2 0.55 1.0000, 0.0000, 0.7265 211 2048, 0, 1488

Since the a0 coefficient is the factor by which the filter output must be downscaled it is

not defined in the C code, but is implicitly defined in the assembly code for the

downscaling.

13

2527B-AVR-07/08

Figure 4-3: Magnitude Response of Fourth Order IIR Filter.

A struct containing the filter coefficients and the filter nodes are defined for the filter.

The filter should be initialized before the filter function is called. The struct is defined

as follows:

struct IIR_filter{

int filterNodesX[FILTER_ORDER]; //filter nodes, stores x(n-k)

int filterNodesY[FILTER_ORDER]; //filter nodes, stores y(n-k)

//filter feedforward coefficients

int filterCoefficientsB[FILTER_ORDER+1];

//filter feedback coefficients

int filterCoefficientsA[FILTER_ORDER];

} filter04_06 = {0,0,0,0, B0, B1, B2, A1, A2}; //Init filter

The filterNodesX and filterNodesY arrays are used as FIFO buffers, holding

previous input and output samples respectively. The filterCoefficientsB and

filterCoefficientsA arrays are used for the feed-forward and feedback

coefficients of the filter respectively. Once the filter is initialized the filter function can

be called. The filter function is defined as follows:

The function first copies the pointer to the filter struct into the Z-register, since this can

be used for indirect addressing of data, i.e., for pointer operations. Then the core of

the algorithm is ready to be run. The samples (data) are loaded and multiplied with

the matching coefficients. The products are added in the 24-bit wide accumulator.

14 AVR223

2527B-AVR-07/08

AVR223

When all data and coefficients are Multiplied-and-Accumulated (MAC) and the filter

node FIFO buffers are updated, the result is finally scaled down and returned. Note

that the result in the accumulator is downscaled before it is stored in the y[n-1] FIFO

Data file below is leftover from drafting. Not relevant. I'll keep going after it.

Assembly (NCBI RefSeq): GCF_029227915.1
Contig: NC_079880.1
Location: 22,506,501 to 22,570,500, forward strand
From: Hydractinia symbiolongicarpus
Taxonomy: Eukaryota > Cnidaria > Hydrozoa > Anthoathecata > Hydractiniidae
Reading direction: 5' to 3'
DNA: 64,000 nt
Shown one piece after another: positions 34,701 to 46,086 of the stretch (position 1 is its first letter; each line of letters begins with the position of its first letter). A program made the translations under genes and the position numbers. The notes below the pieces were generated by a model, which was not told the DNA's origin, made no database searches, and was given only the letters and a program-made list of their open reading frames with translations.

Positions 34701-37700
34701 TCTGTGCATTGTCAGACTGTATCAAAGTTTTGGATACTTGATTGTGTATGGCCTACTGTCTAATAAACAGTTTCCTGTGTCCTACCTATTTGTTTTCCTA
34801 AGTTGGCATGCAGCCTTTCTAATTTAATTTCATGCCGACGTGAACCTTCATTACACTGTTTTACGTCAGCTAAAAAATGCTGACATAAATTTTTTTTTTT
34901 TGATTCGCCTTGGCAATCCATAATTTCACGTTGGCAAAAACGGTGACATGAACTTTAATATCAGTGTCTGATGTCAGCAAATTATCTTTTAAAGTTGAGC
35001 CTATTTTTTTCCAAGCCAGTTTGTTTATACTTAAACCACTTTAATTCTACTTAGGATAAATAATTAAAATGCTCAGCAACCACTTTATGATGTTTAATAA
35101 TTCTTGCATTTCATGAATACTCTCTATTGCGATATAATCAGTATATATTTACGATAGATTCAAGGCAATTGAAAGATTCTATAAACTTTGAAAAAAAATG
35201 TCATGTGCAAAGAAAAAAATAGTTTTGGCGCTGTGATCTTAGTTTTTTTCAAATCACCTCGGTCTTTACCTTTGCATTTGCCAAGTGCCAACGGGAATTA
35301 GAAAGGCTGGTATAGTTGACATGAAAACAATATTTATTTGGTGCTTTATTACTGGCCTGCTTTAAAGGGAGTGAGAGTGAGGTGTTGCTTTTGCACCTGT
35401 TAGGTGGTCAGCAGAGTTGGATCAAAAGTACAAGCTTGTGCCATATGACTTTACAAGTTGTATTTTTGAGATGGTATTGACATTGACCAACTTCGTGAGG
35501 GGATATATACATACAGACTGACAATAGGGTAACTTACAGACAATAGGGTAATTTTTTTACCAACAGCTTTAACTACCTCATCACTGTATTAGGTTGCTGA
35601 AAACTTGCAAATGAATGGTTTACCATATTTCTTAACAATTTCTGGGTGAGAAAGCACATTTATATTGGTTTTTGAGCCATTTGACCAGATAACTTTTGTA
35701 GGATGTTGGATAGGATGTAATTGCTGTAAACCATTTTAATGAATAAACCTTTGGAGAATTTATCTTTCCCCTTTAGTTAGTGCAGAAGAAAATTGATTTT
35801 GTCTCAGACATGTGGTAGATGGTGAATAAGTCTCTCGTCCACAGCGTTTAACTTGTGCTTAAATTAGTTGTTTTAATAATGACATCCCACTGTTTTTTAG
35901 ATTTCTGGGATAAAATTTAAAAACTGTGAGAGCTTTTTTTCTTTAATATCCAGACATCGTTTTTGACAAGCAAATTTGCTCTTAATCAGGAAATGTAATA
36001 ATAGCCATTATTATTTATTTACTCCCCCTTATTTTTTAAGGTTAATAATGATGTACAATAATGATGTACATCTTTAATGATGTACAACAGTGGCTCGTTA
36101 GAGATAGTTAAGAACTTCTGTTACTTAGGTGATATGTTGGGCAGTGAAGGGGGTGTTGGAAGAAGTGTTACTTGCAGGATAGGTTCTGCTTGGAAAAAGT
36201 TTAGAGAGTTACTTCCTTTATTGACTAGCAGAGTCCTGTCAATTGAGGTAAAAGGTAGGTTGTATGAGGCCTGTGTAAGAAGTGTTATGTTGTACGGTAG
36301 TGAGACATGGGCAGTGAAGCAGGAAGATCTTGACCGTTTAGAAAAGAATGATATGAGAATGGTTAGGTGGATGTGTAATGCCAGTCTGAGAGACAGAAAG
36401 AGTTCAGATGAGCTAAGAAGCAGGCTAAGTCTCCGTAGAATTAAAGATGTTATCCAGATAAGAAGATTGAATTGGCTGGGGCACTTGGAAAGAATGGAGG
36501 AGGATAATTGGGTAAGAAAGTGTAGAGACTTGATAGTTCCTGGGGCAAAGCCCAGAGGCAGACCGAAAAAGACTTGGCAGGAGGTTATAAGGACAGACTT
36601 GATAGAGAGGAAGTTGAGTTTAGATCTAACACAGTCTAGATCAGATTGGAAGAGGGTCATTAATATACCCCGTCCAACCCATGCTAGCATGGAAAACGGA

buffer element. A data flow chart is shown in Figure 4-4.

k=N

k=N

YES k == N? NO

x[n-k]. x[n-k]. y[n-k].

coefficient coefficient coefficient

bk. bk. ak.

NO

MUL. x[n-k] in MAC. y[n-k] in

x[n-k-1] y[n-k-1].

MAC. k=k-1

NO

k < 1?

k=k-1

YES

Downscale

k < 0?

result.

Store node

y[n] in

y[n-1].

Return

output.

15

2527B-AVR-07/08

The flow chart in Figure 4-4 shows the algorithm as if it was implemented using loops,

this is only to increase the readability of the flow chart. The algorithm is implemented

using straight-line code.

Table 4-4 shows the performance of the second order IIR filter. The count for filtering

is for the core of the filtering algorithm (MUL and MAC operations, updating nodes),

and the count for overhead is for the rest of the filtering function (including

downscaling). Function call and corresponding return are not included.

Table 4-4: Fourth Order IIR Filter Performance.

Instructions Execution Cycles Filter Efficiency

(filtering + overhead) (filtering + overhead) (filtering cycles per order)

86 + 8 132 + 8 66

Note that a change in filter order may necessitate a change in accumulator size,

which in turn will change the number of filtering instructions/cycles per order.

The filters implemented in this application note were made efficient, but still easy to

adapt to different filters. Because of this, they are sub-optimal. Below are suggested

ways to optimize filters with regards to code size and/or throughput.

One way to improve both code size and throughput is to ensure that only meaningful

calculations are performed. The assembly code for the filters implemented in this

application note is made so that it will work with any set of filter coefficients. However,

the second order IIR example filter has two zero-coefficients. Multiplication and

subsequent accumulation with zero-coefficients may, of course, be omitted as it will